attract bears and also annoy winery visitors.
* The winery has numerous programs to conserve
water in its processing and in its vineyards, water being a precious commodity
in the dry Okanagan. Currently, the winery is well into a four-year $1 million
conversion of its overhead irrigation system to drip irrigation. Drip is so
much more efficient that it can reduce the amount of water put onto the
vineyard by as much as 75%.
“There are huge cost savings in putting in
the drip system from an operational point of view and an environmental point of
view,” says Andrew Moon, the winery’s viticulturist. “Grape vines don’t like
having water thrown on top of them. They start getting diseases. Converting to
drip cuts down the opportunity of those diseases getting into the vines. We
don’t have to spray as much.”
* The winery has an extensive health and
safety program developed over the last two years by a committee of the
employees. The employees actually identified 900 workplace hazards – everything
from dealing with confined spaces to avoiding repetitive strains. This
initiative has changed the entire culture at the winery, and for the better.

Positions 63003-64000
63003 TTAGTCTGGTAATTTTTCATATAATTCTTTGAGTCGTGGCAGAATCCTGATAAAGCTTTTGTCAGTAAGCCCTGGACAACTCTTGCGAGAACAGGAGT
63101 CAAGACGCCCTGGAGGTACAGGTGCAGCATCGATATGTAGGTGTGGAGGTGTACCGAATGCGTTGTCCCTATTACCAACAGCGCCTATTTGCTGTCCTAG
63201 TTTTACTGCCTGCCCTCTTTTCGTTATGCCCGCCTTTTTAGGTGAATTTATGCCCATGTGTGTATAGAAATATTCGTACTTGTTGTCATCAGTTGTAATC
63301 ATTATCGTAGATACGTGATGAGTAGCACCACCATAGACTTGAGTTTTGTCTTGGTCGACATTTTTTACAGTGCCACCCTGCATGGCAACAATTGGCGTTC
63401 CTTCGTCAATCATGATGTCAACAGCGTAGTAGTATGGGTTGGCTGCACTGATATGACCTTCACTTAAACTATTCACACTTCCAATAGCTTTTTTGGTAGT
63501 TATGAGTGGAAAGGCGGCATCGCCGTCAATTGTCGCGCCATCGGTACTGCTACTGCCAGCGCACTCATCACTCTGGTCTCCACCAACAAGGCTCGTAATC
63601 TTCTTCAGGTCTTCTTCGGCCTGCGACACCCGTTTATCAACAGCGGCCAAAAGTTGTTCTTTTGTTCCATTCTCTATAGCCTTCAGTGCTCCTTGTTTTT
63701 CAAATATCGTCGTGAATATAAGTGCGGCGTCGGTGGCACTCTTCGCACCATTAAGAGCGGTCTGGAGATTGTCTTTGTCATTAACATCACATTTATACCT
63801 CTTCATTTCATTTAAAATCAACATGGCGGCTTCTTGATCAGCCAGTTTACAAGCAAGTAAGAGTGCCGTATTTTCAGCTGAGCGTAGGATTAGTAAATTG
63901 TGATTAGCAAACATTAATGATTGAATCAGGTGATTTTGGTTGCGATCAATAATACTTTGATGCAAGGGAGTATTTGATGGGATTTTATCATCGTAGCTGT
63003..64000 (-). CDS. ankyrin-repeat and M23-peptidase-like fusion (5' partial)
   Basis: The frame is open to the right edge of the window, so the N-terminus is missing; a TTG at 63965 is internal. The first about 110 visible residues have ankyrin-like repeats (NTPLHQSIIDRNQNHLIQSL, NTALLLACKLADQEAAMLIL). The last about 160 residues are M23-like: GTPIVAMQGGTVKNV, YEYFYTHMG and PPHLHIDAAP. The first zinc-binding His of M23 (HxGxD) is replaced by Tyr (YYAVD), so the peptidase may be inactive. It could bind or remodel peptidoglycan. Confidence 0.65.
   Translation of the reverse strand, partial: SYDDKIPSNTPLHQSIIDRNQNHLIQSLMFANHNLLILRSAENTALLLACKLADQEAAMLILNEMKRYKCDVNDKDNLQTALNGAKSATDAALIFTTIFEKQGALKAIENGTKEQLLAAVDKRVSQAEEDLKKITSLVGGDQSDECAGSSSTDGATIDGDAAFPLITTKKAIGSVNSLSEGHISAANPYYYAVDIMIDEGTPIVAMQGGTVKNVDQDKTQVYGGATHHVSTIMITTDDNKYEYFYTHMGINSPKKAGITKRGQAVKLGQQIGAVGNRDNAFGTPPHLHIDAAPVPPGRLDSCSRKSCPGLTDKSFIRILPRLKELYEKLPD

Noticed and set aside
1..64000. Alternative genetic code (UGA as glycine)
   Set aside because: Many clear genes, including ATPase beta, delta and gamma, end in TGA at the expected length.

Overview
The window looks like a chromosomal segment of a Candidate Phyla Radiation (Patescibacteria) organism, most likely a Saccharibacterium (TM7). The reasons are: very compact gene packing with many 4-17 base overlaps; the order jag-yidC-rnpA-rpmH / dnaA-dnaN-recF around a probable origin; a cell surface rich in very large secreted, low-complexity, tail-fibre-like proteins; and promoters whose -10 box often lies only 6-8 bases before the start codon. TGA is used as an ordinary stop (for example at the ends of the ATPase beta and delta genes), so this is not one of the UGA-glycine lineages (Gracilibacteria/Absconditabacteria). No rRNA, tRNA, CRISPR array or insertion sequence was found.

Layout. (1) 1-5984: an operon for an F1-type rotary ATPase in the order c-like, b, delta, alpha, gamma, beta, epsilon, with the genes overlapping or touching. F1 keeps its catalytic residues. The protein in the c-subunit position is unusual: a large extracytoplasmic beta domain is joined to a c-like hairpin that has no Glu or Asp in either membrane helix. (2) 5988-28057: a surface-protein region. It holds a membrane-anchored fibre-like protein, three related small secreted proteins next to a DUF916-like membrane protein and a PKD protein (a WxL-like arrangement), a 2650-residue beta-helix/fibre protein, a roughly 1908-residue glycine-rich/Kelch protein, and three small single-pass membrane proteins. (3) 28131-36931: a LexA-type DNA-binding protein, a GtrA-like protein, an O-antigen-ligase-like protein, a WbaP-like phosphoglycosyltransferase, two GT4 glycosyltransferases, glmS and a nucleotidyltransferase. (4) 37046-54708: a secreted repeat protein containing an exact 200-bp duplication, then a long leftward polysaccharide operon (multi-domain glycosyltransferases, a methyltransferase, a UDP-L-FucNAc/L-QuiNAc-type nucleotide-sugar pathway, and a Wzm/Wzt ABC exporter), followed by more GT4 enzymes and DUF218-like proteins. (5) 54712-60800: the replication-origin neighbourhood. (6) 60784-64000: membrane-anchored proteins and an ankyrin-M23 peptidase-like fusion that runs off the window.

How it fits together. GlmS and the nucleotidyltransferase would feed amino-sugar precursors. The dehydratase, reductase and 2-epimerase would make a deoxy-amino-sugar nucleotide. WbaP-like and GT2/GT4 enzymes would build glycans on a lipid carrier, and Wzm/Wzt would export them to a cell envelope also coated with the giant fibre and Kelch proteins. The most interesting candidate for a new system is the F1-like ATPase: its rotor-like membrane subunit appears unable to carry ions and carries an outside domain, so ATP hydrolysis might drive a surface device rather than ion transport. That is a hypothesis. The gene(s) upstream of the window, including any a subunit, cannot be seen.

“Employees are where it is at,” Sandra
says. “Wine is just a by-product.”
That is just for starters. The winery uses
energy efficient light bulbs, paperless faxes, and recycled packaging products
whenever possible. This is a winery that is truly serious about have a light
footprint on the environment.
Tinhorn Creek is certainly not alone among
Okanagan wineries in working to be green, but it seems to be in a leading
A bean counter might ask whether wine
consumers will reward Tinhorn Creek’s laudable efforts by buying its wines. I
don’t think Tinhorn Creek is engaged in good works in the expectation of
gaining more sales; the management here is not cynical. However, the rising green sensibility
in society in general is certain to translate into better sales for those
wineries making an effort at being good citizens.
Here are notes on current Tinhorn Creek
releases. With the exception of the rosé and the new white blend, most of the
Oldfield Series wines were released last fall and may have been reviewed here.